Whether you’re counting down to a trip you’ve already planned, or just wishing you had a chance to go anywhere-but-here, it’s easy to overlook the things that are happening right now.
If we do that, however, we’re missing our life! Life isn’t made of only the big exciting trips and boring periods of waiting. It’s made of moments, big and small, that happen every day (even when it doesn’t feel like it).
The time will pass whether or not you enjoy what you’re doing – here are some ideas to make it count!
Be a tourist in your current town
Not only will this give you a chance to get out, do something fun and different, and help you appreciate where you are right now, it will give you ideas of things to do on your big trip too. When I recently played tourist in Seattle (the city I live in), I went on an architecture walking tour of a neighborhood where I’d never been before. It was super fun and interesting, and makes me realize I’d like to go on tours like that in other cities too.
Have a friend plan your day
No matter where you live, if someone else plans your day for you, you’ll likely do things you wouldn’t normally do, or do them in a way you wouldn’t normally do them. This can be great for creativity and help you enjoy new things about life.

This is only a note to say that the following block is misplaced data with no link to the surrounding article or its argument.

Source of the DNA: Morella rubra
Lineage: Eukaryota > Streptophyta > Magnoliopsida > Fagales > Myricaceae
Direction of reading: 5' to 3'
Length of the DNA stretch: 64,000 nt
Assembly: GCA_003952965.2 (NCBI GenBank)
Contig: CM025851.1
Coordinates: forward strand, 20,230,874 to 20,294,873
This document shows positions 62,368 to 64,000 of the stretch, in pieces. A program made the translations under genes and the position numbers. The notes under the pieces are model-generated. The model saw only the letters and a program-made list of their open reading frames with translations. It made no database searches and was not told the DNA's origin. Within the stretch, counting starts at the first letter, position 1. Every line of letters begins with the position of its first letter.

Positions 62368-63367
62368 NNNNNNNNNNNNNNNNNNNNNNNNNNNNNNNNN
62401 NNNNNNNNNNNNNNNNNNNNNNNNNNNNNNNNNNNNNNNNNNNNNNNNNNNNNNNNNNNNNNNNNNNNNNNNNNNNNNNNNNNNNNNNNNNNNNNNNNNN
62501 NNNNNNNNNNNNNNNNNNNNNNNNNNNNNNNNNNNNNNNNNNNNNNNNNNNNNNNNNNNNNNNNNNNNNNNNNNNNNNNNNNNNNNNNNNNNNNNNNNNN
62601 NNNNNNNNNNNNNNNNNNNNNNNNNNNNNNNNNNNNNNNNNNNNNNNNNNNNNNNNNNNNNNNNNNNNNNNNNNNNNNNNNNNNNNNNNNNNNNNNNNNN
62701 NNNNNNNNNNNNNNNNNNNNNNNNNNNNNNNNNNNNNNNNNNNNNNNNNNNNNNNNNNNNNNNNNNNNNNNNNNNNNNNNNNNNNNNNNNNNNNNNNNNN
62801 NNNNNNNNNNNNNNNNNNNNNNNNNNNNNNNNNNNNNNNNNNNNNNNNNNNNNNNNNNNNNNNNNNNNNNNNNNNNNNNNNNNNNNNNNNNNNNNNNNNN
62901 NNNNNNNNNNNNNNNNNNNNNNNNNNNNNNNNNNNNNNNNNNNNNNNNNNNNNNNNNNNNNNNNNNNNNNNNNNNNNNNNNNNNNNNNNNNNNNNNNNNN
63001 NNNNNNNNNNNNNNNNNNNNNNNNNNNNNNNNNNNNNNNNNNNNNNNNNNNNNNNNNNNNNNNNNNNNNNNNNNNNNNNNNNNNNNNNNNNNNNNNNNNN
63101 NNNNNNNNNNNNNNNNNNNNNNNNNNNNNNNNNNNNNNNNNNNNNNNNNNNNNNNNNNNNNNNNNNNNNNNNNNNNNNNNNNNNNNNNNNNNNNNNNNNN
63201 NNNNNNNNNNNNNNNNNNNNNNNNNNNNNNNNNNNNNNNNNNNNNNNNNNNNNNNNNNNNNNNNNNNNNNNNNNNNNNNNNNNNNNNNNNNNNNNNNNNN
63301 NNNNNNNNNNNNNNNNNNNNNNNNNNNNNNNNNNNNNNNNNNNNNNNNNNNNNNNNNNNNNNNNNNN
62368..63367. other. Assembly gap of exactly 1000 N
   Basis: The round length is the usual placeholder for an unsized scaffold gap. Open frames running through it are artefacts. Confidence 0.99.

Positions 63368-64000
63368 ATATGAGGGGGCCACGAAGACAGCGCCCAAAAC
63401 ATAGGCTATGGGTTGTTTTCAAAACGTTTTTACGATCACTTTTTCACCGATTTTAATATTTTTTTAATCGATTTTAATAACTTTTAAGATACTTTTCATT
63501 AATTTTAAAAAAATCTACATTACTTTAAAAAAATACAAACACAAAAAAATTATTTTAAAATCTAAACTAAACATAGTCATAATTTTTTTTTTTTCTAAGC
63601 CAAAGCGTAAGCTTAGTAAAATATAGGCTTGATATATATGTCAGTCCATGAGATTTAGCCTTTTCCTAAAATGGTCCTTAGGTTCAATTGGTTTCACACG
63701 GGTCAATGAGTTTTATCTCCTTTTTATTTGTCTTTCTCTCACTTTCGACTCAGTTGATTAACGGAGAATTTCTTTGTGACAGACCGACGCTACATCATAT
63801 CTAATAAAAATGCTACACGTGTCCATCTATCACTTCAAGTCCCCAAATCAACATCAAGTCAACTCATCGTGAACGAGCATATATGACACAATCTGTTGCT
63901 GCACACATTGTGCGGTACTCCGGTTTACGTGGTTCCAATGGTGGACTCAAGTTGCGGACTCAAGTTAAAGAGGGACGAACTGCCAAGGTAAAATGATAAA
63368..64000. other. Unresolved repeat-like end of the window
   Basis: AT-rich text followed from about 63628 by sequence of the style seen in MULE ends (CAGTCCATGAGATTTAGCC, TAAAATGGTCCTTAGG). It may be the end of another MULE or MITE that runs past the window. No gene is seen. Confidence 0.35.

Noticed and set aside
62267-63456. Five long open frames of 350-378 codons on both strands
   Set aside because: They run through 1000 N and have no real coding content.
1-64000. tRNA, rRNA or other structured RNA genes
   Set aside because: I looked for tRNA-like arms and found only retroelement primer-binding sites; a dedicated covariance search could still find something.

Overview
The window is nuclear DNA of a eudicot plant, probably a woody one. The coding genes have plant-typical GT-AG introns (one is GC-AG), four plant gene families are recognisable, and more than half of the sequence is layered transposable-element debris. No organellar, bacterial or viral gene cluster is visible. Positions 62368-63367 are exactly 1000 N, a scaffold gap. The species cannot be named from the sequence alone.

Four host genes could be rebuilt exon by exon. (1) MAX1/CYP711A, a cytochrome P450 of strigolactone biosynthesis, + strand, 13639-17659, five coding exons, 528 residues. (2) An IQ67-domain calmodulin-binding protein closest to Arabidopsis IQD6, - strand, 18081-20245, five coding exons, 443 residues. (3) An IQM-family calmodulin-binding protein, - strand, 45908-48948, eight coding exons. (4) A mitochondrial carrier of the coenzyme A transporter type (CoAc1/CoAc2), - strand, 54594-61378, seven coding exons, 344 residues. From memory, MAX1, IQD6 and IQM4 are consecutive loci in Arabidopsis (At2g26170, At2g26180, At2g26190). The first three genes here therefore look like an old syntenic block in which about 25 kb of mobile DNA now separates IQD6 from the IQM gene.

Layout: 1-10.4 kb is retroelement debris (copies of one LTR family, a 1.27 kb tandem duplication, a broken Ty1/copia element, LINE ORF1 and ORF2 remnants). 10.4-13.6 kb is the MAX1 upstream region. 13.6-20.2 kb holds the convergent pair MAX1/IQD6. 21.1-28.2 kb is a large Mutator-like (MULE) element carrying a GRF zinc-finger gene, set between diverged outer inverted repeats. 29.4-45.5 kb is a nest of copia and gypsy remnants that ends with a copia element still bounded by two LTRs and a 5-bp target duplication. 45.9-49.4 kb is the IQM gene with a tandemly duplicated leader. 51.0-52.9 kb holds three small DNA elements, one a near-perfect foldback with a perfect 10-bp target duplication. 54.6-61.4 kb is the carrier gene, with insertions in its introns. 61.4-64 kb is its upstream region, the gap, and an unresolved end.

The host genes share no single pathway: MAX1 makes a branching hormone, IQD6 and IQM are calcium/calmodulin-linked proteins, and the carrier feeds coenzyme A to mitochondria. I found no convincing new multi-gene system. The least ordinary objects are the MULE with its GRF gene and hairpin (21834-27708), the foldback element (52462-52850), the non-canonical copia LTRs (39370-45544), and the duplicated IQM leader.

Learn something related to your trip
If you have a trip on the calendar, or if you’re dreaming of one, you can bring a little of that adventure from the future into the present. Learn a language that will be useful for you to know, take a cooking class of cuisine from that area, or go to a seminar on topics like budgeting for travel, personal safety, or some other travel-related skill.
Adventure in your mind
“Reading is like travel, allowing you to exit your own life for a bit, and to come back with a renewed, even inspired, perspective.” –Laurie A. Helgoe
Read a book set in the place you want to go, or with a character doing the things you want to be doing. It’s not the same as being there or doing it yourself, but like so many readers will tell you, it’s nice to get away even in your mind. Who knows? Maybe it will even give you ideas of what to do for the real thing.
Hang out with friends (new and old)
One of the most interesting parts of travelling is that you get to meet a bunch of new and interesting people. One of the worst parts about travelling is that you can’t hang out with your friends at home. Take this time to spend time with the people you’ll be leaving behind, and capture the excitement of meeting new people by attending Meetups or other events in your area.
Enjoy the wait
When I travel, I often rush to do a lot of things every day, more than I might normally try to do (especially if I’m trying to make the most of a limited amount of time). This can be tiring, so it’s nice sometimes to just relax, appreciate being bored, and get rested so I can fully enjoy my upcoming plans.
*Got your own tips? How do you make sure you’re not wasting the waiting time?*
Learning to surf has been on my bucket list even before I had an official bucket list. I remember growing up and seeing my uncle’s surfboards standing up against the wall in my grandma’s house. I watched the surfers whenever we went to the beach, and felt the still-fresh exhilaration when they’d come in for a break. It seemed that they enjoyed the ocean in a way I could not by only swimming near the beach.